Eurasian Eagle Owl : Everything You Need To Know

Eurasian Eagle-owls are seen in numerous habitats, but are primarily birds found in mountainous areas or other areas of rocky terrain, typically, they are found near wooded edges and shrubby areas that have wetlands or openings for hunting a large portion of the prey they hunt.

They also live in steppes, coniferous forests and other places at different elevations and tend to be isolated. Eurasian Eagle-owls can be found in parks and farmland environments in European cities, and even within urban areas with more traffic. The eagle-owl is mostly a hunter at night, scouting for a variety of prey species.

The majority of their diet is comprised of small mammals such as rabbits and rodents however, they also eat larger birds and mammals with varying dimensions. Other prey species that are secondary to them include amphibians, reptiles, large insects, and fish as well as different invertebrates. The species is usually found on cliffs, in the gullies, in rocks or in other hidden areas.

The nest is a scrape that contains two eggs, which are laid in intervals and hatch at various dates. The female incubates eggs and broods young and males provide food for her and, when the eggs hatch, for the young nestlings and also. The ongoing care of the infants is provided by both adults for approximately five months. A minimum of 12 subspecies belonging to the Eurasian Eagle-owl are identified.

The Eurasian Eagle-owl (Bubo bubo) is a kind of eagle-owl which is found in a large portion of Eurasia. It’s also known as the Uhu and is sometimes abbreviated as eagle-owl found in Europe. It is among the biggest species of owls and females can reach to 75 centimetres (30 in) and have an wing span of 188 cm (6 6 feet 2 inches) and males somewhat smaller. The bird’s ears are distinctive. hairs, which are topped by upper parts which are stained with dark shades of black and the appearance of tawny. The tail and the wings are barred. They are variable hued buff that is and are flecked with darker hues. The facial disc isn’t prominent and the eyes are orange.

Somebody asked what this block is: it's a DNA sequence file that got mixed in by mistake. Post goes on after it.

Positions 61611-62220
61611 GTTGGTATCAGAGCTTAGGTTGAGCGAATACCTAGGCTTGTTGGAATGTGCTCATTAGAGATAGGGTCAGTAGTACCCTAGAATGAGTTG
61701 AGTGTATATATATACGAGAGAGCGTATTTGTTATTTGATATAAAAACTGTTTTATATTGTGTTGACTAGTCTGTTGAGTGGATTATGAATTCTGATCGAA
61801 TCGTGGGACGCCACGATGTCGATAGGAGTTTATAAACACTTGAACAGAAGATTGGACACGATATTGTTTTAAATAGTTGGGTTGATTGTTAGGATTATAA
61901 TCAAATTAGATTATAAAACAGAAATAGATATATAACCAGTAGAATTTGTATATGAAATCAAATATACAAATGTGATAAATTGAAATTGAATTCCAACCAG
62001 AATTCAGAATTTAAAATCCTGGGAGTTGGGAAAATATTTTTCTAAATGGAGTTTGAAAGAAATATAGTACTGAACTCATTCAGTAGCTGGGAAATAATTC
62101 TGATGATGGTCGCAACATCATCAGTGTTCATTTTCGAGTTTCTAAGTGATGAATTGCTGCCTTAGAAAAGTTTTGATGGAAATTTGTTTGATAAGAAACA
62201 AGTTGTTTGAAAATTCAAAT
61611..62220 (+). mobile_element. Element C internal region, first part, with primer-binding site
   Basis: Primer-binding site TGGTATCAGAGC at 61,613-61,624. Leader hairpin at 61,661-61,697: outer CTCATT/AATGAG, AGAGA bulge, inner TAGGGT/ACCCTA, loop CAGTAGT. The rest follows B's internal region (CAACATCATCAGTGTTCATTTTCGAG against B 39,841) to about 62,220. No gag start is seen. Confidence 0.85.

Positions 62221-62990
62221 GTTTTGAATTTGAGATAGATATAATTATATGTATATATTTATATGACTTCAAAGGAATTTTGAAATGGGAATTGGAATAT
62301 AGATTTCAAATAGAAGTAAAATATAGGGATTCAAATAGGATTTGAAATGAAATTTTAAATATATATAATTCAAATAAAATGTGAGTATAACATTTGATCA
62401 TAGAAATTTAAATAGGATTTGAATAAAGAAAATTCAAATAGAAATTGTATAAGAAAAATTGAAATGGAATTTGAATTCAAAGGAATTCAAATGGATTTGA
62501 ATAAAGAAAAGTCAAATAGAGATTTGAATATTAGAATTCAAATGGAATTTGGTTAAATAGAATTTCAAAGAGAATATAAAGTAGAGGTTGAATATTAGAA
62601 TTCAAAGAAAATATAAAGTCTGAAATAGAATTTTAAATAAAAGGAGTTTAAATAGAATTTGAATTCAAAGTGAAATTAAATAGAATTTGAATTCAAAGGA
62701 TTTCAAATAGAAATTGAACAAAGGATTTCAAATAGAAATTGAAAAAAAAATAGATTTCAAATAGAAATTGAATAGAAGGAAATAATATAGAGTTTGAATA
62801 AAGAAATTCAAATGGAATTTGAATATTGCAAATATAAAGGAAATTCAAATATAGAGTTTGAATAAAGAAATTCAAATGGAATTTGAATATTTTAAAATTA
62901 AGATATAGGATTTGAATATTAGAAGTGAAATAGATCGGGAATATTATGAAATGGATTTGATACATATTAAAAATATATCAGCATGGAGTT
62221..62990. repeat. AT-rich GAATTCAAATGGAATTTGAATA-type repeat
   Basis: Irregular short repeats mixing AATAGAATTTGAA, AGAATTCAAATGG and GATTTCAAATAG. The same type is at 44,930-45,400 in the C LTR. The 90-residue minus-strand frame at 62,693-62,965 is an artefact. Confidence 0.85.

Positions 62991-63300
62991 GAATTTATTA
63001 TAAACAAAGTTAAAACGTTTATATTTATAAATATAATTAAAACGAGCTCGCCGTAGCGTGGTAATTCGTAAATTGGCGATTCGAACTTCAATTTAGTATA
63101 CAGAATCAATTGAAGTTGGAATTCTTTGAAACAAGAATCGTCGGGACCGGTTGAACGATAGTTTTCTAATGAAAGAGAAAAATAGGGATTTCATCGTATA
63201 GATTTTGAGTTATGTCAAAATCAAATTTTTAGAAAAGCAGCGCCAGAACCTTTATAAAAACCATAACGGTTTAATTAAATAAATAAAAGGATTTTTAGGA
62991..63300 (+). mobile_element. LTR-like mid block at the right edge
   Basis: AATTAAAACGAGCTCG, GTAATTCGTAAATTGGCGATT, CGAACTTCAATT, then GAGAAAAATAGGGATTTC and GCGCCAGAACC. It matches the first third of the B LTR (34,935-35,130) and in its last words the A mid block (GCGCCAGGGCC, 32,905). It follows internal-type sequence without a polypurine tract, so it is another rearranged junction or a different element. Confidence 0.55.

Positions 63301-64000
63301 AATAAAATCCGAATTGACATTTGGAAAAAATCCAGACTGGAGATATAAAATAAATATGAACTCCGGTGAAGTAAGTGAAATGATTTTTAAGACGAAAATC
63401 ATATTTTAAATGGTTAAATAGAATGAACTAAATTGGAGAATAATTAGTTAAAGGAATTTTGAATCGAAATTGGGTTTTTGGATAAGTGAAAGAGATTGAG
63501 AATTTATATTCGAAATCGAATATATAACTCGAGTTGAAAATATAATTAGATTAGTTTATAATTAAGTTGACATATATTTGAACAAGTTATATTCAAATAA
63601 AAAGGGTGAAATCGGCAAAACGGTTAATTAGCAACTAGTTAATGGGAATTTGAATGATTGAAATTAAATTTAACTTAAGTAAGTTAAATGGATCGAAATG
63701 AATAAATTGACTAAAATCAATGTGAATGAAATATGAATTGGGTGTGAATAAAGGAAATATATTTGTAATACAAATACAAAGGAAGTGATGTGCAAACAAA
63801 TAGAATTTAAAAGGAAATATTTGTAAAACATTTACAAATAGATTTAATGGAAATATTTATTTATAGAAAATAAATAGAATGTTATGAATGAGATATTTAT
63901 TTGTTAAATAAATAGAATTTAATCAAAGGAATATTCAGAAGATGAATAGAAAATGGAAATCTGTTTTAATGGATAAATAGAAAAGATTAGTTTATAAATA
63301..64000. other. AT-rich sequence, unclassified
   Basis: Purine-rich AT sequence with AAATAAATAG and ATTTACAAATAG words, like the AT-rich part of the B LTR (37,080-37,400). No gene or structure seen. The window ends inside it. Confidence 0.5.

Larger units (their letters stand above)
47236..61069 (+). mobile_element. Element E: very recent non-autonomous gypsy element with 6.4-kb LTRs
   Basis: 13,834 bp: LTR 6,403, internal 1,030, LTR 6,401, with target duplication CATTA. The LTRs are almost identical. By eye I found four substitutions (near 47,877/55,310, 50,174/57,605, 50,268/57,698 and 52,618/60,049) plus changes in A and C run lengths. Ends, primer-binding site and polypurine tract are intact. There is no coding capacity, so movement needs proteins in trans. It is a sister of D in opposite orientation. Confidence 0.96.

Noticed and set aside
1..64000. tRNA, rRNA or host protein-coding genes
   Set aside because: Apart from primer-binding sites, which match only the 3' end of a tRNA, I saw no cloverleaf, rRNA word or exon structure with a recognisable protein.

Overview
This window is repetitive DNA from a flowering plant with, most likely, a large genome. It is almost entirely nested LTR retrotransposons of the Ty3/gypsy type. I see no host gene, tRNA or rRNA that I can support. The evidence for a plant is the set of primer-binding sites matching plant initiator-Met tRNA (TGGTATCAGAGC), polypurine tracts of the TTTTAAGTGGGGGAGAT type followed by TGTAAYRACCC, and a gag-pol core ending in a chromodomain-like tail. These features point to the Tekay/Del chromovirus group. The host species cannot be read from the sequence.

Physiology

The standard measurements for the Eurasian eagle-owl, its wingspan measures 378-518 millimeters (14.9 and 20.4 in) The tail is 229-310 millimeters (9.0-12.2 inches) long and the tarsus is 64.5-112 millimeters (2.54-4.41 in) and the total measure of bill length is 38.9-59 millimeters (1.53-2.32 inch). [10][18The wings are said to be the smallest proportionally to total body mass for any European bird.

Moulting

  • In the Eurasian Eagle-Owl, this occurs in stages. The initial moult occurs following hatching, and includes body feathers as well as wing coverts being replaced. The next year, three central secondary caries on each wing, and the 3 middle tail feathers removed and regrow. In next year there are three or four primaries and their coverts disappear.
  • In the last year of this post juvenile moult the remaining primaries will be moulted, and all feathers that were born will be replaced. Another moult is scheduled for the years 6-12 of the bird’s lifetime. This occurs between June and October following the end of the breeding season. it’s a staggered procedure with between six and nine feathers in the main flight feathers replacing each year.